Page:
German speedskater Monique Garbrecht-Enfeldt, 36, a nine-time world champion and three-time Olympian. Garbrecht-Enfeldt (right), won a silver medal in the 1,000 meters at the 2002 Games and a bronze in 1992, and in her career she broke four world records. This is her second retirement: She said she was tired of skating in 1995 but a year later decided she hadn't given the sport her full effort. Three years later she set her first world record, in the 1,000 meters. Garbrecht-Enfeldt said she stepped aside last week because she isn't ready for February's Turin Olympics.
By FIFA, plans to use a so-called "smartball" during World Cup games next year. The balls, which are embedded with a microchip, send a signal to a device on the referee's wrist if they cross the goal line. They were tested at the under-17 World Cup in Peru this year; a FIFA official said there was "room for improvement." A second test was scheduled for the World Club Championship in Japan later this month, but FIFA put that on hold until the technology can be improved. "That means it's no longer a theme for the World Cup," said FIFA president Sepp Blatter.
By Saudi Arabia's Education Ministry, exams that were scheduled to be given in the country's schools and universities during soccer's World Cup next summer. The ministry said it didn't want to ruin students' enjoyment of the tournament, which will be played in Germany, by making them study for tests; it also said that their grades were likely to suffer if they spent too much time watching TV instead of studying when games were on. The Saudis, led by Asian Player of the Year Hamad Al Montashari, will make their third consecutive trip to the World Cup finals next year.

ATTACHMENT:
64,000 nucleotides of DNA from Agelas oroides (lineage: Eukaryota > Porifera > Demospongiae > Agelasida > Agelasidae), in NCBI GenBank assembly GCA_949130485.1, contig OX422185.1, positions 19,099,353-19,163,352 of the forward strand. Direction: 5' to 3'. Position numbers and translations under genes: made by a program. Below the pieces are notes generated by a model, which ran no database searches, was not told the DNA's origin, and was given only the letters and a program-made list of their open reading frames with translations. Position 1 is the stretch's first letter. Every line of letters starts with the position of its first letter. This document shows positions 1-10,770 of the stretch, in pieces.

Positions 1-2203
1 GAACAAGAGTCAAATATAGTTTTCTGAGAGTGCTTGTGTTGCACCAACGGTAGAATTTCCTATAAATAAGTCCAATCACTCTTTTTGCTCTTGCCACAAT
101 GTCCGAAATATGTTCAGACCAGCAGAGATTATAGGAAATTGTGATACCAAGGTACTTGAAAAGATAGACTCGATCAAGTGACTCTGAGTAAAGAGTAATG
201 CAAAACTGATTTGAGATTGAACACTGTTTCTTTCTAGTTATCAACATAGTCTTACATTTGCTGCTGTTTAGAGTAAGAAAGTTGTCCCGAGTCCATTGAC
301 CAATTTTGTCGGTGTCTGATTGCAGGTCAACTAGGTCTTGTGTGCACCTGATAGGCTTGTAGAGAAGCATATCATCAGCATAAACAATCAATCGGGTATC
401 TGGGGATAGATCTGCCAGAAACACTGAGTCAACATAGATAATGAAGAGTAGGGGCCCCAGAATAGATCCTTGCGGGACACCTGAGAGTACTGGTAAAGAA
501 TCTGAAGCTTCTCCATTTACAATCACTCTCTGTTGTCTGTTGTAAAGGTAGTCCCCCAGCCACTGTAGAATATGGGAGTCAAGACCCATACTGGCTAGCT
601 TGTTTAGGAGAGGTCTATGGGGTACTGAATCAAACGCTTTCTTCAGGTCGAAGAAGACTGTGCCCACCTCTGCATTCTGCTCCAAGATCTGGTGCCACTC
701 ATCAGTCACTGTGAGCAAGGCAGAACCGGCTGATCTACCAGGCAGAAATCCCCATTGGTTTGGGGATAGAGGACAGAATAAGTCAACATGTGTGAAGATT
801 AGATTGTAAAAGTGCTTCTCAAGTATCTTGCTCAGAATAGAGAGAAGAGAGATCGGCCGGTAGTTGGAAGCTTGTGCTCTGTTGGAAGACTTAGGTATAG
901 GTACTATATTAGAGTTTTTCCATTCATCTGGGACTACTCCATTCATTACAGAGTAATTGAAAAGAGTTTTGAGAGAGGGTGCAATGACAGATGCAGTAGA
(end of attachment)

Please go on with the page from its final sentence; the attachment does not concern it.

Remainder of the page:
By Clinton Portis, yet another alter ego: Reverend Gonna Change. The Redskins running back has taken to showing up for his weekly press meetings in bizarre costumes (SCORECARD, Nov. 28). With Washington in the midst of a three-game slide, Portis wanted to stop playing around, but his teammates urged him to continue. "They said we need something positive around here," he said. He said he picked his latest name because he hoped it would help the team buck its losing trend. It did. The Redskins beat the Rams 24-9 on Sunday, thanks to the all-right Reverend's 136 yards rushing and two touchdowns.